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A New Start


new internationalist
issue 160 - June 1986

A new start
Ten years ago Kim Reefe lived in quite a conventional
Australian nuclear family - in a household of two parents and
four children - until all of them chose to break out of the pattern
they saw as inadequate. Here he tells what happened.

Joy-riding: the popularity of alternative life-styles is shown by the fact that about 7,000 'hippies' live in communes in Nimbin, Australia.
Gianni Marzella / Camera Press

OUR family chose to change its identity when we gathered together for Christmas 1976. The time was ripe: the youngest of the four offspring - of which I was third - was 18 years old. We had been a close family, but by 1976 we had all lived away from home. By that time we could see the inadequacy of the relationships we had as adults.

Liz and Tom - my parents - were, and still are, open to and involved in current social issues. Their commitment to political action and personal change went a long way towards bridging the 'generation gap'. This meant I respected them as concerned and thinking adults independently of the admiration and love I felt for them as Mum and Dad. Without their open mindedness this story would stop here.

Not only was the time ripe but also the times. Feminist thinkers were questioning long-held assumptions about the nature of relationships within the family structure, and there was a climate of excitement because of the potential of these ideas. By chance everyone in my family was able to take part in a five-day conference on 'The Family' held soon after our Christmas meeting. Afterwards we took a decision to live together as a household and not as a family for the coming year. We defined a household as a group of six adults choosing to share a house and all the chores and decisions that go with it. We did not want to slot back into all the old patterns when we were reunited.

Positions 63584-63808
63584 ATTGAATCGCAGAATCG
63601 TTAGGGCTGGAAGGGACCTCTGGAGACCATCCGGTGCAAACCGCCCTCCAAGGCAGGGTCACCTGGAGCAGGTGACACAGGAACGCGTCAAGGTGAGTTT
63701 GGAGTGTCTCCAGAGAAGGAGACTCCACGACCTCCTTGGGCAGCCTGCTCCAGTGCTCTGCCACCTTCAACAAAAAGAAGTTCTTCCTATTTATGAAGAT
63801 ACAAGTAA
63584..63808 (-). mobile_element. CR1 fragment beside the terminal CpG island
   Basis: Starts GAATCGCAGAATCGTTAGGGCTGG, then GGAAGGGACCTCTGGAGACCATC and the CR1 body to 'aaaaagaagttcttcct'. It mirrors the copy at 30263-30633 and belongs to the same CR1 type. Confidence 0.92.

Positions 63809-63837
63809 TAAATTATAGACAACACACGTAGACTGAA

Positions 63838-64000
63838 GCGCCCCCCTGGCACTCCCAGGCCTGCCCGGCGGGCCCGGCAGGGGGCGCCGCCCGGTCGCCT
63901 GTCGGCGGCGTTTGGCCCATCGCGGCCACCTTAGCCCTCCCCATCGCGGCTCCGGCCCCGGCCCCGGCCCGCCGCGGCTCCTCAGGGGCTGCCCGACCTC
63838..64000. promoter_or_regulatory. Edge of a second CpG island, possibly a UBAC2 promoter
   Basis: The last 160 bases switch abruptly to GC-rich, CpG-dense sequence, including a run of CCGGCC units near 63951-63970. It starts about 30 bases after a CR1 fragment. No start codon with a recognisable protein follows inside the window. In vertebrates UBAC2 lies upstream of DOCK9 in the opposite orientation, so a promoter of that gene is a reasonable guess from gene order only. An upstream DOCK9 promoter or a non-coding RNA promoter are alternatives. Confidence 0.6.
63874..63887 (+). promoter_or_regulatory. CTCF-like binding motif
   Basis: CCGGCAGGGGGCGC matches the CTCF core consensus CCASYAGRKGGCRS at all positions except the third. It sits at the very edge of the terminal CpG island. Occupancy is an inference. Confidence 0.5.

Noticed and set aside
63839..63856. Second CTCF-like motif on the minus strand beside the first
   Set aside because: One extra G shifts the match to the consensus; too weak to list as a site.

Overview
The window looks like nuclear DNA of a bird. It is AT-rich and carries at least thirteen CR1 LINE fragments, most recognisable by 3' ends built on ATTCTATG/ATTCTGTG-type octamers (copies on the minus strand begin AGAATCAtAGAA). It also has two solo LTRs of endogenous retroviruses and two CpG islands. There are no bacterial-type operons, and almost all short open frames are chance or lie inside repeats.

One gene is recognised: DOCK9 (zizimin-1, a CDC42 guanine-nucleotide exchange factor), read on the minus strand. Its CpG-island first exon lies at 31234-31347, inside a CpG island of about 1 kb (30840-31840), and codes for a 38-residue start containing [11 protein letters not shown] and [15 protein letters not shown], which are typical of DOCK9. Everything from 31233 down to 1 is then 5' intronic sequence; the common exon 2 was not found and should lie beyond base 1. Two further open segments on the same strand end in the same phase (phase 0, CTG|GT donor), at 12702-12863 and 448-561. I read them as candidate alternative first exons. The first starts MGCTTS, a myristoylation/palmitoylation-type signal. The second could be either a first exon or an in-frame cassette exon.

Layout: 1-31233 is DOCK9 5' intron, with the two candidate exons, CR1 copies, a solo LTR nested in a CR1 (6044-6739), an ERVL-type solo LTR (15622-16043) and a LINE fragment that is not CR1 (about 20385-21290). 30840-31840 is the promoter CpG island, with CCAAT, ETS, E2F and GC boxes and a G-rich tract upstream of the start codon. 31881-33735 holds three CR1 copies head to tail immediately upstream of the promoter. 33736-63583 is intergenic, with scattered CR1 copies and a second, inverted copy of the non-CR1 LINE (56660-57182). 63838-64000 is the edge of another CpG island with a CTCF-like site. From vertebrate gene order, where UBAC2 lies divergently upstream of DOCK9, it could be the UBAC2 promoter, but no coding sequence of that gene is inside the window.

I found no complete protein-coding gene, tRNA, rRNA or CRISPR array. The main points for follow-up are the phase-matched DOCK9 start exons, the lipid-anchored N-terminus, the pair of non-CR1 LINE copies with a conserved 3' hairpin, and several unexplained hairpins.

Sunday evenings were devoted to 'household meetings'. Attendance was treated as a serious commitment and we all made an effort to be there regularly. Our Sunday meeting also gave us a time to meet as equals and identify problems that stemmed from a range of different issues. We could then work together to find solutions. Much of the change centred around housework. For me, as a man, this involved a lot of learning and a lot of tension. Much of our time on Sunday evening was spent grappling with the feelings that arose from the vastly different levels of experience and competence we had in the various household chores. But it was a fertile period: I learnt many valuable skills.

Other families and households were working on the same issues. Within our network of friends a food co-op started and some of us were involved in a very progressive church congregation. A group met regularly on Friday evenings to explore personal and social issues, and a tithing fund was set up to increase our awareness and effectiveness in supporting aid projects or social actions.

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  • Some people feel stifled by conventional households, so prefer group families or communes. Others think it's wrong to alter the nuclear-family structure and that people ought to adapt themselves to fit into it.
  • It is also possible to live as a couple but in an open, non-exclusive relationship. This option can only work if those involved know what they want, and are trusting and honest.
  • Living in the countryside can be seen as a way of attaining spirituality and harmony with nature. Some see this as an individualistic solution to problems that can only be solved by wholesale change.
  • Large households usually involve sharing childcare and housework. Some think that this is a waste of time - that learning to take turns doing the washing-up isn't going to change the world.